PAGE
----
Figure 2. Evaluating predictions from a machine learning model. (a) A machine learning model that is ‘overfit’ is inflexible to new data. To ensure a model is robust enough to predict new samples, all models should be cross-validated. This process involves randomly splitting the whole dataset into training (± 80  % of samples) and testing (± 20 %) sets. The sets should be shuffled multiple times to check model accuracy across different samples and features. (b) The results of running the model on testing sets can then be compared for each randomly sampled set (different colored lines). The model’s performance is compared by calculating the area under the curve (AUC) on a plot of the true positive rate vs the false positive rate often called a receiver operating characteristic (ROC) curve. Model accuracy can be calculated from the number of true positive (TP) [model predictions, resistant (R); experimental result, R] and true negative (TN) predictions divided by the total number of predictions. However, it is often more important to gauge how a model fails: for example a false positive ‘major error’ [model prediction, R; experimental result, susceptible (S)] may lead to incorrectly withholding an effective antibiotic. Even worse, false negative ‘very major error’ predictions (model prediction, S; experimental result, R) could lead to prescribing an antibiotic that is ineffective.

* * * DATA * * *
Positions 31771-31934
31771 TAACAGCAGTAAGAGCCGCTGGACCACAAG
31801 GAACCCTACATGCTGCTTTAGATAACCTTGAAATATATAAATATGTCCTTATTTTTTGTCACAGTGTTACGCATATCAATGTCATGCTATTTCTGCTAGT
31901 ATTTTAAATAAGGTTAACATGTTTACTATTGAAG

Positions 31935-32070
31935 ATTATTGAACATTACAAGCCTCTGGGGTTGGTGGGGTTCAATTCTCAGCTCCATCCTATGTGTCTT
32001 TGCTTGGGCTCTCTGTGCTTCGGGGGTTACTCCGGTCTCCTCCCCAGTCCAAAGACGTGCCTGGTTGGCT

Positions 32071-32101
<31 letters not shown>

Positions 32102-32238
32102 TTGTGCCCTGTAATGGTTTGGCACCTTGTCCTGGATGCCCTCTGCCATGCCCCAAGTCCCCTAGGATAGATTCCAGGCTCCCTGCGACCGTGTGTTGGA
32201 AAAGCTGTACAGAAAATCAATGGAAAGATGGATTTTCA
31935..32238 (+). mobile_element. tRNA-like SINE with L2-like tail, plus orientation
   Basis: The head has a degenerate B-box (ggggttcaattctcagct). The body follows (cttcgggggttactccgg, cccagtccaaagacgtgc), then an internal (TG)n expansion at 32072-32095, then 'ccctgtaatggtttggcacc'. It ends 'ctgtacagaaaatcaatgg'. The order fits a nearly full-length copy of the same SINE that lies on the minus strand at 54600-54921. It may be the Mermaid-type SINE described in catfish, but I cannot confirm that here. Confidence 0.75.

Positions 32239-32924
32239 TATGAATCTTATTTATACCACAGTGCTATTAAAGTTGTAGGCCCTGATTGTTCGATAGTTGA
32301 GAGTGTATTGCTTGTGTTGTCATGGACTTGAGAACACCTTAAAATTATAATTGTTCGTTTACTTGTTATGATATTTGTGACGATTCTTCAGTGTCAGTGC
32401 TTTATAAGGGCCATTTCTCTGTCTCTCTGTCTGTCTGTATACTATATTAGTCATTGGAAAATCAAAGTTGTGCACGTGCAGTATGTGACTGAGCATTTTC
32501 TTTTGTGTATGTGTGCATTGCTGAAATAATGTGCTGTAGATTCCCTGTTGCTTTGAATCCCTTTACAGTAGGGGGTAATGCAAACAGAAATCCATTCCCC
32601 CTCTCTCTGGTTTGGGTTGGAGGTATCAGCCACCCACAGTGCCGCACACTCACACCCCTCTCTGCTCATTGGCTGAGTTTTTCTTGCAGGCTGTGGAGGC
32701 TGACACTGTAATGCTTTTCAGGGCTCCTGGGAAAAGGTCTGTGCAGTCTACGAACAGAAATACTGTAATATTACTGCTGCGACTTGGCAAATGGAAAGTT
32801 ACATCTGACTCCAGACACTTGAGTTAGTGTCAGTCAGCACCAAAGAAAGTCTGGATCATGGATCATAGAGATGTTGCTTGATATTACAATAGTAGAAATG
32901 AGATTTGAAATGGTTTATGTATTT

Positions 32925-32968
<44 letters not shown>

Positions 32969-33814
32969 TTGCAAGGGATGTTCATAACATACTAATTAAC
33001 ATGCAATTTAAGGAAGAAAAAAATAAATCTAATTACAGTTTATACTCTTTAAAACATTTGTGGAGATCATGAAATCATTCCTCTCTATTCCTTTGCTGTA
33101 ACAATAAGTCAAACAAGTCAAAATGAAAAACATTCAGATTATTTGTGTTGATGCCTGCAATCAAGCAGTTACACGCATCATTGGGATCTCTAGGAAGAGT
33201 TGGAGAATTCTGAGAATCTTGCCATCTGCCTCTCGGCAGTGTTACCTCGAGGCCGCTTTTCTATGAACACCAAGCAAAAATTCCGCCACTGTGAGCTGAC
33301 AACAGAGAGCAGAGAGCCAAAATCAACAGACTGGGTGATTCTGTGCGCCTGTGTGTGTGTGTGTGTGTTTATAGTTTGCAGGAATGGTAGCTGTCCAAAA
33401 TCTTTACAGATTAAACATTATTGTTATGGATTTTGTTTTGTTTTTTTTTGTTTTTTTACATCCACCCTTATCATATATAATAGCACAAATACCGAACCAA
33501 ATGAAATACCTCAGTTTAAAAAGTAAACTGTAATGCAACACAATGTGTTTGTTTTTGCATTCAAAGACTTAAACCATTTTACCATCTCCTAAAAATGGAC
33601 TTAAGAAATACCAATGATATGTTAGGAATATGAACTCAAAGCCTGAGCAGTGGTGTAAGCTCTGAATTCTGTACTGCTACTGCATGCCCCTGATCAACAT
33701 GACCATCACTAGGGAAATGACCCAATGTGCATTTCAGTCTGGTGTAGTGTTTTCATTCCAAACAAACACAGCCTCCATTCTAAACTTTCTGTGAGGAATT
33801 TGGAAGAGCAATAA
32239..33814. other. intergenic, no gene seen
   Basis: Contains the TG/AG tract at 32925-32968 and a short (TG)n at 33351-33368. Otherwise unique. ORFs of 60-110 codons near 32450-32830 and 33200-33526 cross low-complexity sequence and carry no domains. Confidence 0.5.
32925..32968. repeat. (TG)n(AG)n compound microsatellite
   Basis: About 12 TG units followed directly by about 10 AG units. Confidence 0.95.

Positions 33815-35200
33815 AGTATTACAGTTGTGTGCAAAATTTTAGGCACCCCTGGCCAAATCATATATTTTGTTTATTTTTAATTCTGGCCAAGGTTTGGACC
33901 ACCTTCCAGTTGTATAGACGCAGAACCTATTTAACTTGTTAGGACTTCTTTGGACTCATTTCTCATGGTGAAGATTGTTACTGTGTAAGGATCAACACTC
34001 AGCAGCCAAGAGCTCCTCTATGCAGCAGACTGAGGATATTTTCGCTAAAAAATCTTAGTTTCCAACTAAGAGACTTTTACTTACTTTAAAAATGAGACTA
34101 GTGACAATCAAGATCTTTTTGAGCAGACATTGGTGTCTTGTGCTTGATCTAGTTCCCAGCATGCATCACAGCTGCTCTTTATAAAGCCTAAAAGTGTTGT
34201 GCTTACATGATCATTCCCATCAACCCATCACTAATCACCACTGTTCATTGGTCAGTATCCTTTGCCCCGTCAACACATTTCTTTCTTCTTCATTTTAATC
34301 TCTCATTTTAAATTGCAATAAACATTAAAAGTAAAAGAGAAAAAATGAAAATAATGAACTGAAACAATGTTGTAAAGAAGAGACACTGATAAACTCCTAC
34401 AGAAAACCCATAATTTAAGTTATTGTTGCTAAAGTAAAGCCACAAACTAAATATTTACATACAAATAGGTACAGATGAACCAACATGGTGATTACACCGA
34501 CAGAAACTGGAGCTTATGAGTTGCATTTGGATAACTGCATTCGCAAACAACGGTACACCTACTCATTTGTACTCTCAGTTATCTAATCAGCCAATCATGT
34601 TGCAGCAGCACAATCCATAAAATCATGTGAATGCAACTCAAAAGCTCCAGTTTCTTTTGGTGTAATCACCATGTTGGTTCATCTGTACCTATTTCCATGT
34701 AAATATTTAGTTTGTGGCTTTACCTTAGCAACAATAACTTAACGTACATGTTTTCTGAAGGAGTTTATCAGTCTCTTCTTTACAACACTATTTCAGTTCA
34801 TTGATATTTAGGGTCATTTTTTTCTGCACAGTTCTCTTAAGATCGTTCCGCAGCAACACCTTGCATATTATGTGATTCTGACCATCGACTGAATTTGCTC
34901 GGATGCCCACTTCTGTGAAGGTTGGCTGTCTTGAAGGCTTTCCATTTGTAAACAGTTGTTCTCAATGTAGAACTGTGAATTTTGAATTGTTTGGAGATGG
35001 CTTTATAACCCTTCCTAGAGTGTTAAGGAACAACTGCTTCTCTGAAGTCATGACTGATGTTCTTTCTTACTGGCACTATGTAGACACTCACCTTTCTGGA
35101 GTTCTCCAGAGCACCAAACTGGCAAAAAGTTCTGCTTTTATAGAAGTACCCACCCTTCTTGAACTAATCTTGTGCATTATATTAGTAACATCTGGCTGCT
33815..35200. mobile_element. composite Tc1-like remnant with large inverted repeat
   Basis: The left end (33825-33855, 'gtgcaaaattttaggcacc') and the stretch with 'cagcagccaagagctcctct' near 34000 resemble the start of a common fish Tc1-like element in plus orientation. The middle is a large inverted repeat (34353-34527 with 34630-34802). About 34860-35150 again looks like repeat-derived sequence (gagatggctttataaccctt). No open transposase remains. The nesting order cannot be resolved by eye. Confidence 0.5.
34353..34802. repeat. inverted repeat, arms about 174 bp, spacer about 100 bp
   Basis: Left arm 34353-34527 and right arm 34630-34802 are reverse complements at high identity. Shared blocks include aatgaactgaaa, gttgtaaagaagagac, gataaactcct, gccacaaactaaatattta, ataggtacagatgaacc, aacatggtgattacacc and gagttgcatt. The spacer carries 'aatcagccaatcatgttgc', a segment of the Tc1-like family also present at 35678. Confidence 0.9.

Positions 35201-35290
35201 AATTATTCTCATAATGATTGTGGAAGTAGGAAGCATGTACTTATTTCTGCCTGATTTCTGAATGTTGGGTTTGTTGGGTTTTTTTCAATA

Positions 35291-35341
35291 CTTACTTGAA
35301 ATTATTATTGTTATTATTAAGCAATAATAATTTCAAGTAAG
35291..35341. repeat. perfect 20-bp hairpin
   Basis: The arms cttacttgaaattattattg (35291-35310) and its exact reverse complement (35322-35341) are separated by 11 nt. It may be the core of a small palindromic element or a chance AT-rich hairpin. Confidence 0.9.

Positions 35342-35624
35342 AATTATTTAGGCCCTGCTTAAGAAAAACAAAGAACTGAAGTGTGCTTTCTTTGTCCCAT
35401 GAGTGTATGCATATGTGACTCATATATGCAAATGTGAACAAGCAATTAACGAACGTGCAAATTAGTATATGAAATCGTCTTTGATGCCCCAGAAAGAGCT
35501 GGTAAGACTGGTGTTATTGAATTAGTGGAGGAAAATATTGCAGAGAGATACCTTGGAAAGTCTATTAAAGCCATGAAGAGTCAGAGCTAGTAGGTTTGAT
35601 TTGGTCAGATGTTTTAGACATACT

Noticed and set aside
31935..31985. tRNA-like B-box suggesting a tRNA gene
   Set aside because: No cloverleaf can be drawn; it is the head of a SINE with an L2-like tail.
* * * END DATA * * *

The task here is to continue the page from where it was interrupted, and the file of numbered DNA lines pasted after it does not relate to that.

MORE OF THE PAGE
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The author
Jonathan M. Monk PhD
Department of Bioengineering, UC San Diego, San Diego, California, USA
E-mail: jmonk@ucsd.edu